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    • Day 3

      Art Fun

      April 20, 2022 in the Netherlands ⋅ ☁️ 11 °C

      Gee wiz, Where to begin with today’s adventure’s!!?
      With a gentle start to our morning, we had a canal tour in which we saw some secret gems around Amsterdam city. We then walked through the artist Rembrandt’s Rijn house and saw where his masterpiece’s were created. We then stumbled along Gassan Diamond’s factory in which we needed to take a quick tour! Who knew how many types of diamonds there are… not to mention the 4 C’s of each in-particular diamond (Carat, Cut, Clarity, Colour).
      We then visited Straat - an awesome warehouse filled with huge street art works. The work and detail these artists put into their pieces is incredible.
      We ended our afternoon with a total ‘Insta pic’ worthy experience. Wondr! A 15 room; walk through of colourful, fun and interactive props.

      Finally, our night finished with an Amsterdam famous experience.. Red Light District. Not much to say on this, as I’m sure you can all imagine this as it is 🫣
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    • Day 110

      117ème étape ~ Amsterdam (jour 3)

      November 20, 2022 in the Netherlands ⋅ 🌧 3 °C

      Journée pluvieuse = journée des musées.
      On commence par Madame Tussauds, on y découvre les statues de cire aussi impressionnantes que d’habitude.
      Puis nous visitons le musée du cannabis, on nous offre une tasse de thé (au CBD, sans THC).
      Ensuite c’est la visite du musée de l’érotisme, les commentaires ne sont pas nécessaires. 😂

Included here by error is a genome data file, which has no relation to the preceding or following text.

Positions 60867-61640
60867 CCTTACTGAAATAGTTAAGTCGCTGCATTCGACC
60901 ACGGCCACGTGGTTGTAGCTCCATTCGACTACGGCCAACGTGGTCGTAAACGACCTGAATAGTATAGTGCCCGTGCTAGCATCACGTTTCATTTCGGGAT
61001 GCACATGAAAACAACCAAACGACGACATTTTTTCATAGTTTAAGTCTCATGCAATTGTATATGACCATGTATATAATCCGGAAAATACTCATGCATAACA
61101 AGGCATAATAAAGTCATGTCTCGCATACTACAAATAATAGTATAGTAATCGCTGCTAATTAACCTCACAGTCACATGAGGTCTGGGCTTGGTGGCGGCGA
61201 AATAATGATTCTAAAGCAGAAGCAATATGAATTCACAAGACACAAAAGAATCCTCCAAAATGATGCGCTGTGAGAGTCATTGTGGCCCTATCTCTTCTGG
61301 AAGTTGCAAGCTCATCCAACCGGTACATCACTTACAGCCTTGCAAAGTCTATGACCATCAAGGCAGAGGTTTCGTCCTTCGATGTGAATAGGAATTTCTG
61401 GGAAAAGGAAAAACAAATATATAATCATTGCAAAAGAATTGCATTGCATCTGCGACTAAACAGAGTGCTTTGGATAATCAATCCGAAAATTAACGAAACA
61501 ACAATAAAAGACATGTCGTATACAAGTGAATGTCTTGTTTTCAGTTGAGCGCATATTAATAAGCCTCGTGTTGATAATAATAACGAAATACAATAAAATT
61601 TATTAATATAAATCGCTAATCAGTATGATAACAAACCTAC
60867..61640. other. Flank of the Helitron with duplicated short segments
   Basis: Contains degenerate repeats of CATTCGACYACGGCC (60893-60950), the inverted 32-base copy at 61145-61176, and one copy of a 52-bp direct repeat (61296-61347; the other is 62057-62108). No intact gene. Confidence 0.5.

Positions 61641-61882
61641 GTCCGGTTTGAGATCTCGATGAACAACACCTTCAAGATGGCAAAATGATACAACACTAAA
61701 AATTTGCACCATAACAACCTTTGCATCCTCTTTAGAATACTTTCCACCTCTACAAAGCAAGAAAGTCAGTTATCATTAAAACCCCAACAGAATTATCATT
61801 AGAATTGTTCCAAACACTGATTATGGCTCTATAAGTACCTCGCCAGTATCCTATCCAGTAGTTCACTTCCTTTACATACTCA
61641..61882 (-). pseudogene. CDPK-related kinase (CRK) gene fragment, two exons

Et pour finir nous visitons la maison d’Anne Franck, nous y écoutons son histoire, ses peurs, ses joies, sa vie, sa fin.
      Nous finissons par un repas traditionnel dans un cadre très chaleureux. 🥰
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    • Day 6

      Barrio judio

      August 9, 2023 in the Netherlands ⋅ ☀️ 20 °C

      Tu historia se encuentra entrelazada con las historias de vida de miles de personas que sufrieron las barbaridades de la Segunda Guerra Mundial. Pudimos recorrer las calles del Barrio Judío y recorrer los sitios más icónicos de este lugar. Desde su casa Ana Frank escribió su diario, el cual representó algo muy importante. Escribiendo, Anne Frank ayudó al mundo a entender que los 6 millones de Judíos asesinados en el Holocausto tenían caras, vidas, y personalidades. Ayudó a ver la "cara humana del Holocausto".
      Recorrimos tus calles y tu historia.
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    • Day 8

      Amsterdam 1

      October 1, 2018 in the Netherlands ⋅ ⛅ 11 °C

      This is called Amsterdam 1 because I expect I'll have more than one post about this amazing city. For this one, the first pic is a view over Amsterdam from the balcony of the Airbnb where I'm staying. Then the red light district in daytime. Then a Royal palace and an ancient tower. Some of the old houses with their tilting. And an example of the Dutch school of architecture at the harbor building.Read more

    • Day 1